Plot: The Hound is… alive? That’s right: After Arya seemingly left him for dead, the man of few words is revealed to have survived. (A season of back-from-the-deads, this is.) Much of the episode also moves Jon, Sansa, and Davos back to the fore, and their story line is largely intercut with the Hound’s return to action. Jon and Sansa contemplate assembling their army, making a deal with never-to-be-trusted Littlefinger, and keeping the Wildlings on their side; the Hound, meanwhile, gives up a potential life of peace for a chance at revenge. Elsewhere, the High Sparrow makes a veiled threat against Lady Olenna, after which Margaery persuades her grandmother to return to Highgarden.
Introduces: Young Lyanna Mormont, cousin of Jorah and resident GoT meme queen. Also Lord Robett Glover, key to Jon Snow’s path to becoming King in the North.
Historic moment: The Hound ominously, commandingly picks up an ax to close out his story line this episode.
Grade: B+

Episode 8: “No One”

Writers: David Benioff and D.B. Weiss
Director: Mark Mylod
Plot: A fairly dull episode that sets up the best one-two punch in GoT history. The episode’s title obviously refers to Arya, who formally rejects the Faceless Men and prepares to return to Westeros. (She also rejects the acting troupe, which could have made a great spin-off.) Jaime, while helping the Freys take Riverrun back from the Tullys, reveals to Edmure Tully — surprise! — that he really only cares about Cersei and will do anything to get back to her. Ultimately, Jaime agrees to give Edmure safe passage to the north if he allows the Lannisters and Freys to peacefully occupy the castle and hang their banners over its walls, which he does. Cersei places a bounty on Sansa’s head. The Hound is back to killing and is pitched to join the Brotherhood Without Banners. Tyrion spots ships headed into Meereen, with Missandei noting the slavers have come to reclaim their property. Dany is back with Drogon.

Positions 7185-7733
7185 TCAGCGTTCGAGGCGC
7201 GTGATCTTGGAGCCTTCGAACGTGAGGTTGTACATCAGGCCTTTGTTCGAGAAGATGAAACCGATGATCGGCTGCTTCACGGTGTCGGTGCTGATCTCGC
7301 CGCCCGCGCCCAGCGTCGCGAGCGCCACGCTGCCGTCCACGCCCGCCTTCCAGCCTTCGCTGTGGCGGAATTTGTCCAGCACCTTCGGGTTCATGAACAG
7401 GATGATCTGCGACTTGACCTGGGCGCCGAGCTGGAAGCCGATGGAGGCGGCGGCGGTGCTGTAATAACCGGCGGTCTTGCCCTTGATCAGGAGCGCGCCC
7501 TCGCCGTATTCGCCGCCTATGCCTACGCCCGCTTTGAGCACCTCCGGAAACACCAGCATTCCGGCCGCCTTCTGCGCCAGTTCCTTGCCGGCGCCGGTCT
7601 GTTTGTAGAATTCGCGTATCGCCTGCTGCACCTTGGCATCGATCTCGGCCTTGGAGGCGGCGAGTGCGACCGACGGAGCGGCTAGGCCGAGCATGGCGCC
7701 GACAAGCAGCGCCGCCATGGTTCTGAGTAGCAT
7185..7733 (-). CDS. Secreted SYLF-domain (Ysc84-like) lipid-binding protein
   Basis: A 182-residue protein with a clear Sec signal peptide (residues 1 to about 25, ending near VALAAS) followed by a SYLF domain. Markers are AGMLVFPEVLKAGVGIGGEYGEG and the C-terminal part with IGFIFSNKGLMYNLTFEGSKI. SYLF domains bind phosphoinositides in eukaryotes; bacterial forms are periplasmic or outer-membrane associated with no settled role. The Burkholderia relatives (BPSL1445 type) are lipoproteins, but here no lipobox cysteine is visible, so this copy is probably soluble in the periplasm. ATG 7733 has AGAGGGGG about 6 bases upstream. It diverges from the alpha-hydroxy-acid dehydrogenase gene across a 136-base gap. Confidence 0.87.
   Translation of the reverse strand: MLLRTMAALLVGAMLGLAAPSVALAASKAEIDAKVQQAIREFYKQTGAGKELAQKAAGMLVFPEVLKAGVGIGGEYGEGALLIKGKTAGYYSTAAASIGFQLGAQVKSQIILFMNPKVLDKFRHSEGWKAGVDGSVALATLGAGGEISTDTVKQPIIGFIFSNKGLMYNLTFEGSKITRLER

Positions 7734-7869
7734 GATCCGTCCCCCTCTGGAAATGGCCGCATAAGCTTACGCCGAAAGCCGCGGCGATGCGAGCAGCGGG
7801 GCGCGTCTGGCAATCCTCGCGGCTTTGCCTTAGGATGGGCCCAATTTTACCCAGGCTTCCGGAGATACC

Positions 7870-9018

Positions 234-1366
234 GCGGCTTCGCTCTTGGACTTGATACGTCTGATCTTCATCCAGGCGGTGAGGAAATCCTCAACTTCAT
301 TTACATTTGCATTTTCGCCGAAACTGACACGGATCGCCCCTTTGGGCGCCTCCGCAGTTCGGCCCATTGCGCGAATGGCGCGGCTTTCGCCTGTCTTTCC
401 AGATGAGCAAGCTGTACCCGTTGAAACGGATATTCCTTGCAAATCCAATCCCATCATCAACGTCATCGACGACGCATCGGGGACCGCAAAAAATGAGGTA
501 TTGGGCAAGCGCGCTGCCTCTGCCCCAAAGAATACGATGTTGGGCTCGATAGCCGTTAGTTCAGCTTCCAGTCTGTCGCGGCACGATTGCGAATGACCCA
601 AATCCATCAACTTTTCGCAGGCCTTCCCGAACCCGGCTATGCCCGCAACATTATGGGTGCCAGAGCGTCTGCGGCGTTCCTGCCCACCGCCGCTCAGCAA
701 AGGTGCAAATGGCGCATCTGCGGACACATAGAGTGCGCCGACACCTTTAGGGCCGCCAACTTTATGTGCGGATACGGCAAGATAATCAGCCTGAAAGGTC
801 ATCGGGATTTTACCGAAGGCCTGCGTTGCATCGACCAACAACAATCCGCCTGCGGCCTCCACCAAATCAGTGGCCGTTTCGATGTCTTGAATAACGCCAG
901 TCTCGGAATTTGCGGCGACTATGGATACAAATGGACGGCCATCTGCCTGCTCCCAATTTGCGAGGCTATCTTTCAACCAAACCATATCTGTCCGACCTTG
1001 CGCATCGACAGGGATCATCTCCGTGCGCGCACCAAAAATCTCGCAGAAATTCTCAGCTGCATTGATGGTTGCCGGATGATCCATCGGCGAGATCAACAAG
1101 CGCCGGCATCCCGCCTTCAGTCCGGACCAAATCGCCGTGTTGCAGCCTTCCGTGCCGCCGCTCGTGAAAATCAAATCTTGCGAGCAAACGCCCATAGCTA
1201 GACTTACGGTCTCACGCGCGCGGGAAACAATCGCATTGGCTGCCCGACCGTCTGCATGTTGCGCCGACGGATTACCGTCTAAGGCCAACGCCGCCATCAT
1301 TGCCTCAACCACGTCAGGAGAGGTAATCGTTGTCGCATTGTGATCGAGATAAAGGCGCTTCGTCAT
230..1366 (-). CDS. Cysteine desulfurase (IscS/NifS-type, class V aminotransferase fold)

Grade: C+

Episode 9: “Battle of the Bastards”

Writers: David Benioff and D.B. Weiss
Director: Miguel Sapochnik
Plot: The season comes into much tighter focus, with “Battle” splitting its time between Meereen and the fight for Winterfell. Jon and Ramsay face off in an anticipated confrontation that lives up to the hype; just when it seems the battle against the encroaching Masters’ fleet is lost. In a thrilling reunion, Dany rides Drogon and — assisted by Rhaegal and Viserion — burns the fleet, sparing only one master. Ramsay is beaten and taken prisoner by Jon, where he meets his fate — to fans’ deep satisfaction.
Historic moment: Sansa watching her abuser, Ramsay, eaten alive by his starving hounds.
Grade: A–

Episode 10: “The Winds of Winter”

Writers: David Benioff and D.B. Weiss
Director: Miguel Sapochnik
Plot: Cersei’s great revenge. Everyone in King’s Landing gathers for her demise at her and Loras’ trial at the Sept of Baelor in this spectacular season finale. But Cersei remains in her keep a little too long; her cousin Lancel is sent to retrieve her. Her great plan unfolds: Lancel finds a wildfire cache on the verge of exploding and is stabbed before he’s able to put it out. Margaery is the first to realize something’s wrong — that a trap has been set — but she’s too late. The High Sparrow doesn’t let anyone leave. The wildfire is ignited, and the Sept (and everyone inside) is annihilated. Jaime reunites with Cersei, who — utterly gleeful over her perfectly executed scheme and unaware that it prompted Tommen to commit suicide — is crowned Queen of the Seven Kingdoms.
Historic moment: Bran learns Jon is the child of Lyanna (more to come on that…); the burning of the Sept; and the last we see of Dany in season 6: setting sail for Westeros with her army, prepared for the grand battle.
Grade: A

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Game of Thrones

HBO's epic fantasy drama based on George R.R. Martin's novel series 'A Song of Ice and Fire.'

  • TV Show
  • 8
  • 73
  • TV-MA
  • David Benioff
  • D.B. Weiss
  • HBO